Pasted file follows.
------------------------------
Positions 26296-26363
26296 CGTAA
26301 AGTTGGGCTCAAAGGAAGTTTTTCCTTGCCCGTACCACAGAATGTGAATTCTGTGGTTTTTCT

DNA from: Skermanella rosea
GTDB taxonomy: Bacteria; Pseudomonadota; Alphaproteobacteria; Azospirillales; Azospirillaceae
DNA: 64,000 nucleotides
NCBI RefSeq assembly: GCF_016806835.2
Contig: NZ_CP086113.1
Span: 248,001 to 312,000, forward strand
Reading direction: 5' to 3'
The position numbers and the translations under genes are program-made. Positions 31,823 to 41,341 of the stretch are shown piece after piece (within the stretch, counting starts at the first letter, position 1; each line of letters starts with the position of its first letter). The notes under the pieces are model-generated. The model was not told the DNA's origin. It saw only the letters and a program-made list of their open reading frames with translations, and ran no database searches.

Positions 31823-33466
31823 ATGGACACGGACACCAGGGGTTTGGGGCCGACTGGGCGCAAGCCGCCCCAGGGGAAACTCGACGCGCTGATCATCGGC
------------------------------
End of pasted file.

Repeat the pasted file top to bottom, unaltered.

Positions 26296-26363
26296 CGTAA
26301 AGTTGGGCTCAAAGGAAGTTTTTCCTTGCCCGTACCACAGAATGTGAATTCTGTGGTTTTTCT

DNA from: Skermanella rosea
GTDB taxonomy: Bacteria; Pseudomonadota; Alphaproteobacteria; Azospirillales; Azospirillaceae
DNA: 64,000 nucleotides
NCBI RefSeq assembly: GCF_016806835.2
Contig: NZ_CP086113.1
Span: 248,001 to 312,000, forward strand
Reading direction: 5' to 3'
The position numbers and the translations under genes are program-made. Positions 31,823 to 41,341 of the stretch are shown piece after piece (within the stretch, counting starts at the first letter, position 1; each line of letters starts with the position of its first letter). The notes under the pieces are model-generated. The model was not told the DNA's origin. It saw only the letters and a program-made list of their open reading frames with translations, and ran no database searches.

Positions 31823-33466
31823 ATGGACACGGACACCAGGGGTTTGGGGCCGACTGGGCGCAAGCCGCCCCAGGGGAAACTCGACGCGCTGATCATCGGC